The House and Senate chairs of the Government Operations committees want more transparency in state government.
Both longtime House Chair Donna Sweaney, D- Windsor, and Senate Chair Jeanette White, D-Putney, gave the openness of the Shumlin administration a fair rating, but said they would like to continue clarifying the law around open meetings and public records.
“Transparency is a goal that they’re working toward, and I think he [Shumlin] has been working hard towards that goal,” said Sweaney.
Vermont consistently scores low on national transparency rankings, receiving a D- from the U.S. Public Interest Research Group for fiscal transparency last year, and a D+ on overall state accountability from a report done by the Center for Public Integrity.
“I don’t know that we’re not transparent,” said White. “I think that his administration is pretty open; I haven’t had any issues with that.”
Neither Sweaney nor White thought that the state’s 200-plus exemptions for public records requests were too extensive, but both want to re-examine how exemptions become law.
Currently, the government operations committees do not review exemptions. They hope to ensure that every time legislation adds an exemption to public records statute, the proposal passes through their committees.
“I wouldn’t say that there are too many exemptions, but they certainly could be managed much better,” said Sweaney, who has chaired the committee for eight years. “And when an exemption comes along that no longer makes sense or even is needed, they still kind of hang on forever. That needs to change.”
The last controversial exemption to the state’s public records law made it into the news late last year, as legislators decided to keep the locations of medical marijuana dispensaries confidential. Maintaining the secrecy of their locations proved troublesome, though, since the zoning permits dispensaries require are clearly public information, said Sweaney.
Last week Gov. Peter Shumlin also called for lawmakers to expand access to police criminal investigation files, a topic which generated controversy and discussion in 2012.
The two chairs will examine that topic with the Judiciary committees, which will take the lead on any legislation, said Sweaney.
White said moving toward a federal standard for access to police investigations sounded “reasonable” to her at first blush, but she hasn’t taken a firm stand on whether to support the governor’s proposal.
Another major issue for White is a comprehensive review of the state’s election law. Although legislators usually look at elections law piecemeal, prompted by the problems of the most recent election, this year White wants to tackle it all in one broad sweep.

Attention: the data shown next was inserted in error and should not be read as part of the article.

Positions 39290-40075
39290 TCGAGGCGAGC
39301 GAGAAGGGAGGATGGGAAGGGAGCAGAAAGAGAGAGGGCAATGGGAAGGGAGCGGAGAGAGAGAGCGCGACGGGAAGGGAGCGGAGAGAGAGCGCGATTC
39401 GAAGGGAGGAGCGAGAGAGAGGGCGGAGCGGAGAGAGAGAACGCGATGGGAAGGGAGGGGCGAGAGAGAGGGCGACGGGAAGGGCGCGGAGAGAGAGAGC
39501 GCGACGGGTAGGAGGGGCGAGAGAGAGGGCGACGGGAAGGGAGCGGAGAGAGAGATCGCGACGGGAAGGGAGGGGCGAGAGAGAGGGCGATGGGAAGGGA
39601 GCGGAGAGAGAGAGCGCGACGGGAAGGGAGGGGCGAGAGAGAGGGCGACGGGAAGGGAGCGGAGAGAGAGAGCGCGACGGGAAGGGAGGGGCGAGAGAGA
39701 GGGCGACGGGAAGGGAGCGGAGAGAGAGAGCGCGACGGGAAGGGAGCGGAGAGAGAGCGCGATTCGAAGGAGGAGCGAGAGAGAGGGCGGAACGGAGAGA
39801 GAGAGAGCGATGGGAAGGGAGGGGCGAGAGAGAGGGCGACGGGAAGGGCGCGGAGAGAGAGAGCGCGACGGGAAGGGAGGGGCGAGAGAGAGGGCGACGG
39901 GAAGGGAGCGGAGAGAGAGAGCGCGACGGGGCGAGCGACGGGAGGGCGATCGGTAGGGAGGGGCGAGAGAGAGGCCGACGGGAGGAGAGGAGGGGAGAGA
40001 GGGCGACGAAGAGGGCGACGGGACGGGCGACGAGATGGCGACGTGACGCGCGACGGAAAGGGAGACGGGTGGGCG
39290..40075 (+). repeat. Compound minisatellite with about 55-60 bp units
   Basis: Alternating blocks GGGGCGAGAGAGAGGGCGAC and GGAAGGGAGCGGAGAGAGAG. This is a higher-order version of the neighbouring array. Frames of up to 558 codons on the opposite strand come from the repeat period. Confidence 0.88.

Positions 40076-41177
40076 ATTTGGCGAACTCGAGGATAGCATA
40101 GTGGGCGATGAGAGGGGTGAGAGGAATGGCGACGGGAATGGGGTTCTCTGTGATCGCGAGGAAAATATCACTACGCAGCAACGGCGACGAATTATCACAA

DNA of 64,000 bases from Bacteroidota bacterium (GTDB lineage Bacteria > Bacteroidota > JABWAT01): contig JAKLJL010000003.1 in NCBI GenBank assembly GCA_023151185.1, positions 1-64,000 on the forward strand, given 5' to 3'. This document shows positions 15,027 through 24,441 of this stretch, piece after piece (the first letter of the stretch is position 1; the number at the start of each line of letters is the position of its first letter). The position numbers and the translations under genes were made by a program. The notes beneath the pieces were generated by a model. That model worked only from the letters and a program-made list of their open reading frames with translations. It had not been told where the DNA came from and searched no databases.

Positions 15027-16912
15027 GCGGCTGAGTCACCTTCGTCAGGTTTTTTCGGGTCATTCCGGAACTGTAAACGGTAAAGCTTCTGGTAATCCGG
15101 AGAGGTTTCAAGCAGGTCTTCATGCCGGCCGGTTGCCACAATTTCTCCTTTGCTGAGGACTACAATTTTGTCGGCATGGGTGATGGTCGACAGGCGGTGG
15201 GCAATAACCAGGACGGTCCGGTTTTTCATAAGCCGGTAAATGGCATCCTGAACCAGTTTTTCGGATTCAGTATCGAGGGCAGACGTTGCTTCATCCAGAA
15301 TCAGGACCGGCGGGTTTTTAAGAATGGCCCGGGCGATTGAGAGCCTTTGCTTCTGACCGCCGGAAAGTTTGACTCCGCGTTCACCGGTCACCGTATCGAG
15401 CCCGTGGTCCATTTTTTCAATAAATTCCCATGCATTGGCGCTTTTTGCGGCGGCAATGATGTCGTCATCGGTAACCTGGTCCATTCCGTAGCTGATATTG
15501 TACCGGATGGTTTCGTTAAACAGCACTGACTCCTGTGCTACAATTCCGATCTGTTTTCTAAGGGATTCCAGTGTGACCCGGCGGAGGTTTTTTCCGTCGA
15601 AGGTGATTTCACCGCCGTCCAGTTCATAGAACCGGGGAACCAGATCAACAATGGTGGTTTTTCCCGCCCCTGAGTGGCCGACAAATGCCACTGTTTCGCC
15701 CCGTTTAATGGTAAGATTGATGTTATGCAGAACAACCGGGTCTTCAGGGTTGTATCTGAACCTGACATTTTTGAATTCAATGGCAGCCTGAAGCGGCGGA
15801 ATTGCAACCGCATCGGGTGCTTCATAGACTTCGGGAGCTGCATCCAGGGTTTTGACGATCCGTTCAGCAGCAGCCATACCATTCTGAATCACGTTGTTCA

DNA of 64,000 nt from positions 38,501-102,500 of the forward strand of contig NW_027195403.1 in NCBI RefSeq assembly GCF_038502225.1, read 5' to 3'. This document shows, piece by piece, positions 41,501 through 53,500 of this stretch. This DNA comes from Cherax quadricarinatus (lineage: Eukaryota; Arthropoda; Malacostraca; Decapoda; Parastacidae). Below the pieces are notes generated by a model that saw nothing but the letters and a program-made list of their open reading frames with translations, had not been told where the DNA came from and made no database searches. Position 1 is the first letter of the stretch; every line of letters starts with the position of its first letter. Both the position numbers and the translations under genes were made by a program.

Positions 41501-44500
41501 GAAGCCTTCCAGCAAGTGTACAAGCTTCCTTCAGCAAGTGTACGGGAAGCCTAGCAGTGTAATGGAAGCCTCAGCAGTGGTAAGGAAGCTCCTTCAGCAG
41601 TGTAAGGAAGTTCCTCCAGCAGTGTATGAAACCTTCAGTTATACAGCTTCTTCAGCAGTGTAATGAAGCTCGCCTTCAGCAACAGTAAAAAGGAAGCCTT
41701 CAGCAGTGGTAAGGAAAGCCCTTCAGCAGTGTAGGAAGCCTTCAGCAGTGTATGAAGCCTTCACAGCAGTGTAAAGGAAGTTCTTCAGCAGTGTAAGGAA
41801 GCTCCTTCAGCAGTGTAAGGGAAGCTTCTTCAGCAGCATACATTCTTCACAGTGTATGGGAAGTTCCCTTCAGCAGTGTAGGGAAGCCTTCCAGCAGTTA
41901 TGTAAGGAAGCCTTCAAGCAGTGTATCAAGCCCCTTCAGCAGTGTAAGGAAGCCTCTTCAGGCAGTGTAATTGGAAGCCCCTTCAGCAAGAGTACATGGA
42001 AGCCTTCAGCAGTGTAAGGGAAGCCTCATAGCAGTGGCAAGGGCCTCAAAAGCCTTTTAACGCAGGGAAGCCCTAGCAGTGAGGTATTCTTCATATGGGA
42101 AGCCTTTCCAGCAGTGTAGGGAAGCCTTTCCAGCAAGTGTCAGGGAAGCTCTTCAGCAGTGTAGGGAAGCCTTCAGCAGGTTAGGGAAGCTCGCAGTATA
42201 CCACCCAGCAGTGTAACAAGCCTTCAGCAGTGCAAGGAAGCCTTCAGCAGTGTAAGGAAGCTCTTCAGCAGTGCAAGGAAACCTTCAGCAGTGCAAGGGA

She lists campaign finance law, lobbyist disclosure, super PAC regulations, absentee ballot procedures, and polling hours as specific items she’d like to review.
Thanks to a 2006 U.S. Supreme Court decision that struck down parts of Vermont campaign finance law, the statutes remain vague, White said. Two legislative attempts to change the strengthen campaign finance statutes were vetoed by Gov. James Douglas.
White said she’d like to look at campaign spending and donation limits, and campaign finance definitions. She supports making super PACs “more transparent and accountable,” but wouldn’t offer many specifics.
Secretary of State Jim Condos has recently proposed subjecting super PACs to stricter disclosure standards, a call echoed by good government advocates and others in the wake of the 2012 election.
“If we need to make changes, let’s make them all at once, and hopefully be done with it for a while, instead of this little tweaking every couple of years,” said White of her ambitious effort to review Vermont’s election proceedings.
Sweaney said the committees would wrap up work from last year, reviewing the state’s search and rescue protocol. A recent report from a summer study committee says that there should be greater collaboration among public safety officials in search and rescue efforts, but that state police should still largely oversee the process.
Reviews of search and rescue procedures were prompted last year after the death of 19-year-old hiker Levi Duclos, who died while hiking in Ripton after search efforts were delayed.
Preventing municipal embezzlement, examining the state’s major information technology purchases, and reviewing Shumlin’s proposal to forfeit state pensions for fraudsters and embezzlers were other topics of interest for the two chairs.
The Government Operations committees have broad oversight of state government, covering topics ranging from election law to retirement benefits for state employees. Last year the committees tackled redistricting, the redrawing of electoral maps for state legislative seats, which happens once a decade.
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